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  • KB-R7943 mesylate synthesis br Acknowledgements The authors


    Acknowledgements The authors are grateful for funding provided by the Health Research Council of New Zealand.
    Introduction Glucose is the most important energy carrier of the brain. Glucose transporter type 1 (Glut1) is located at the blood–brain barrier and assures the energy-independent, facilitative transport of glucose into the brain [1]. Twelve transmembrane segments of the protein and an intracellular N- and C-terminus (Fig. 1A) are forming the protein pore (Fig. 1B) [5]. The original name of Glut1 was HepG2/erythrocyte/brain transporter since it also expressed at the surface of red blood cells [6]. The protein is encoded by SLC2A1, a gene on chromosome 1p34.2 which contains 10 exons and spans 35 kb [2].
    The clinical phenotypes associated with Glut1 defects
    Phenotype–genotype correlations The reason for the broad clinical spectrum associated with SLC2A1 mutations is unclear. Special genetic features of mutations and their functional consequences are discussed as the main reasons, but they cannot explain all phenotypic variations.
    Therapy The ketogenic diet (KD) as a therapy for patients with epilepsy was proclaimed for the first time in the early twenties [36]. Ketogenic diet is defined as a high-fat and calorie-reduced diet which produces ketone bodies that bypass the Glut1 defect by diffusing across the blood–brain barrier facilitated by a monocarboxylic KB-R7943 mesylate synthesis transporter. Ketone bodies serve as an alternative energy source for brain metabolism. For the other forms of epilepsies, the anticonvulsant effect of ketone is still unclear but may reduce seizure activity significantly in pharmacoresistant epilepsies in up to 50% of cases [37], [38]. For patients with Glut1 defect, the KD is a precision medicine therapy and should be started early in the disease stage. We know from case reports that children respond very well to KD, which help in the prevention of mental retardation and in the restoration from mental decline [39]. In our own hands, patients with Glut1 deficiency benefit also from late onset KD in adulthood (unpublished observation). In classical KD, the serum ketones should be 3–4 mg/dl, but very often at that level, side effects such as diarrhea or fatigue occur and are intolerable. Especially for adult patients with Glut1, the classical KD is not compatible with daily life. In our hands, modified KD with lower ketone serum levels (e.g., 1–2 mg/dl) such as the Atkins diet can be better tolerated and is similarly effective (unpublished observation). For the future, gene therapy might be an option for patients with Glut1 defect [40].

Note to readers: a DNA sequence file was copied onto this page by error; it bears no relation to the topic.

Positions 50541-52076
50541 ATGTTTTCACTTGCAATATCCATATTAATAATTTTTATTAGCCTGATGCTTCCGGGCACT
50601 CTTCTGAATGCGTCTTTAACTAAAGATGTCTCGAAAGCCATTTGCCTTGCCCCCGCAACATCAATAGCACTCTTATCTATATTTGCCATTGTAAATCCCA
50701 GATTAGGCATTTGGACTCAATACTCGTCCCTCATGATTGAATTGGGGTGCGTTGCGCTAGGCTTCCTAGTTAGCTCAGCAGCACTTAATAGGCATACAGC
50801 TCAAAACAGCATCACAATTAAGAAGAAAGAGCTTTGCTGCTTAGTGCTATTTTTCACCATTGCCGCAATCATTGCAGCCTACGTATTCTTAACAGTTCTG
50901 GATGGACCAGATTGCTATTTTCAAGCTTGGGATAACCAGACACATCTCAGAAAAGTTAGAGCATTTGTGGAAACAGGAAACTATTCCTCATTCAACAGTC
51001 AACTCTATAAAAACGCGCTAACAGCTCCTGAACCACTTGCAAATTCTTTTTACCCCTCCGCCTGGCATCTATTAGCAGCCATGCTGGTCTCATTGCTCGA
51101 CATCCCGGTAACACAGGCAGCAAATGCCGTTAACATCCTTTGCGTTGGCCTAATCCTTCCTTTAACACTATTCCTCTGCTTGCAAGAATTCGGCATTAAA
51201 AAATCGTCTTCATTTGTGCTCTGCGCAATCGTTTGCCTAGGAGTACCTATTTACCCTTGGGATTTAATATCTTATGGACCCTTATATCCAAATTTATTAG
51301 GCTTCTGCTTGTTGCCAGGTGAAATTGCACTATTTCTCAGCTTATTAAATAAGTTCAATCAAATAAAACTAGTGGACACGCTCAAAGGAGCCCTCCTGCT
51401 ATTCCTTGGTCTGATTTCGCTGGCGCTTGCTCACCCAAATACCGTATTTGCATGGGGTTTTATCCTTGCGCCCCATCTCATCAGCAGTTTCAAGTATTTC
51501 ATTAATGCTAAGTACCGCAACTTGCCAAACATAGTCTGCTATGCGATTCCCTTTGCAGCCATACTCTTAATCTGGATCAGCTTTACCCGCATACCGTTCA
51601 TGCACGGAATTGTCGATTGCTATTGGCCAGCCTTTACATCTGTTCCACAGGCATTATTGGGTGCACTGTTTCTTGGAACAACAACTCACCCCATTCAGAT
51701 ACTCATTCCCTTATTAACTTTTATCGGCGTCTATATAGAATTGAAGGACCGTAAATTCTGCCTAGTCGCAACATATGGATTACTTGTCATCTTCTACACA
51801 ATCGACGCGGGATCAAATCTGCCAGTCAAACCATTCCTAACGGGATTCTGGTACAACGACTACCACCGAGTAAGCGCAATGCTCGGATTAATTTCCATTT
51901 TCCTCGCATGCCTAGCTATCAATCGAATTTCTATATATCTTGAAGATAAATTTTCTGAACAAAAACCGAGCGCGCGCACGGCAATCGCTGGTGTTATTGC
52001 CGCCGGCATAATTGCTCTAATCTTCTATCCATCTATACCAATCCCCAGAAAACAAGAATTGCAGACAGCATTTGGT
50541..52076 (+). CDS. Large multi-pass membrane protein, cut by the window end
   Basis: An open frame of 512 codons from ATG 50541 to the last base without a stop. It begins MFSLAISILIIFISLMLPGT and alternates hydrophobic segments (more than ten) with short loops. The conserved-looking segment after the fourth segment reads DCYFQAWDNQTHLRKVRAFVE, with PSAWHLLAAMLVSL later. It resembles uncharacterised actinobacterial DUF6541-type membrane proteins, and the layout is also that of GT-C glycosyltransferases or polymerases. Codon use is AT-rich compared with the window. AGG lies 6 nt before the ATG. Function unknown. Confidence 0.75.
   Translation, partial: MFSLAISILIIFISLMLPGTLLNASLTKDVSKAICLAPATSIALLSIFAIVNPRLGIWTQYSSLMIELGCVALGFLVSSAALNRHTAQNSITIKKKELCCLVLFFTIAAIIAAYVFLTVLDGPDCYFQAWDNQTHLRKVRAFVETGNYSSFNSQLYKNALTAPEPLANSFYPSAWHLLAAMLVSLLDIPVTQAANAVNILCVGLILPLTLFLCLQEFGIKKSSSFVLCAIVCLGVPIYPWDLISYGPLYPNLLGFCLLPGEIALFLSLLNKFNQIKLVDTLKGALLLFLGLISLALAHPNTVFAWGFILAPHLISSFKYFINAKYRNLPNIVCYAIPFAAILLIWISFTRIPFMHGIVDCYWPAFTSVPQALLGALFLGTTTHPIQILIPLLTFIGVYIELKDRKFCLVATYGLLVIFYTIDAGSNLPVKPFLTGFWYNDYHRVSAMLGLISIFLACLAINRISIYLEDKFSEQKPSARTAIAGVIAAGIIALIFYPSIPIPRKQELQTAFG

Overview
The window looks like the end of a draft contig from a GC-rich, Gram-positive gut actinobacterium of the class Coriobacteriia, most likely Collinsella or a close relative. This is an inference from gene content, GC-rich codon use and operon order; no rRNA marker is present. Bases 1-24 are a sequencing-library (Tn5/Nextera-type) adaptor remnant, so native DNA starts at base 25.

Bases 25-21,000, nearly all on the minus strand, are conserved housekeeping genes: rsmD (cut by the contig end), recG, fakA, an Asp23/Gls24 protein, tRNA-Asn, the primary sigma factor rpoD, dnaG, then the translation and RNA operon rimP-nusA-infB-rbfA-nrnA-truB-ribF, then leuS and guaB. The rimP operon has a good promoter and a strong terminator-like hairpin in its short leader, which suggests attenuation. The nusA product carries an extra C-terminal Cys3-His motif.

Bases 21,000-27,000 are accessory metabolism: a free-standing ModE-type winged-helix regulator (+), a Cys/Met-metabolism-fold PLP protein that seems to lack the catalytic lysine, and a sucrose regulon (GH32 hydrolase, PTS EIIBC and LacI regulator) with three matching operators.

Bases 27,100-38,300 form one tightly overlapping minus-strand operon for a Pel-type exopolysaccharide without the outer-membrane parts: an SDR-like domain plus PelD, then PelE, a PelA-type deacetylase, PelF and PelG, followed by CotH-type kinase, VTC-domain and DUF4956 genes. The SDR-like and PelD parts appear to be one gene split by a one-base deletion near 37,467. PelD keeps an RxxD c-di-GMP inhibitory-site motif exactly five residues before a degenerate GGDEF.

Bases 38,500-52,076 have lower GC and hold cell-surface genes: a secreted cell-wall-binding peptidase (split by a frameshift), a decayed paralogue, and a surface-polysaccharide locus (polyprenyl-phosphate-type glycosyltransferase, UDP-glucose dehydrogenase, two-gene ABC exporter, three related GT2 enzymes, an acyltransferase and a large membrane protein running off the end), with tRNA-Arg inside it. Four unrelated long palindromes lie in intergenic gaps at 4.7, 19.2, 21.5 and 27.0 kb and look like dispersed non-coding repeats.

Conclusions Glucose transporter type 1 defect syndromes are rare but should be diagnosed early since a precision therapy via the KD is available and should be started as soon as possible. Characterizing history features are episodic seizures induced by fasting state or permanent voluntary movement. Laboratory diagnostics include CSF/serum glucose ratio, EEG, and SLC2A1 sequencing coding for Glut1.
    Introduction The primary source of energy for life is glucose. Glucose is the major energy for all mammalian cells. The human brain consumes approximately 25% of glucose supply however, it represents only about 2% of total body mass of an adult. Neurons need a continuous supply of glucose. Astrocytes produce lactate from anaerobic metabolism of glucose [1] and from glycogenolysis [2]. Lactate is another source of energy utilized by neuronal cells [3], [4]. Ketones can also be the source of energy for brain [5], [6]. In adult brain, the fatty acid transport, the source of ketones, across the blood-brain barrier (BBB) is extremely slow [7]. Therefore, fatty acids do not provide carbon to the Krebs cycle or the precursor for the lactate production [8] and continuous supply of glucose is required for mammalian brain function. In the case of heart, this organ consumes more energy than any other organ. The heart can utilize various metabolic substrates as a source of energy. The primary substrates are free fatty acids (FFAs), especially long-chain fatty acids (LCFA), and glucose. Glucose generates about 25%–30% of total energy [9]; therefore oxidation of FFAs is a major metabolic process for myocardial ATP production. In this way, a minimum of 60% of ATP is derived. During anoxic conditions, glucose is the predominant fuel for the heart to maintain ATP production by anaerobic glycolysis [45]. Considerably, lactate can be used in place of glucose if there is lack of exogenous supply, and during long-term starvation ketone bodies can be used [10]. As mentioned above, the source of energy for cardiac muscle depends on substrate availability.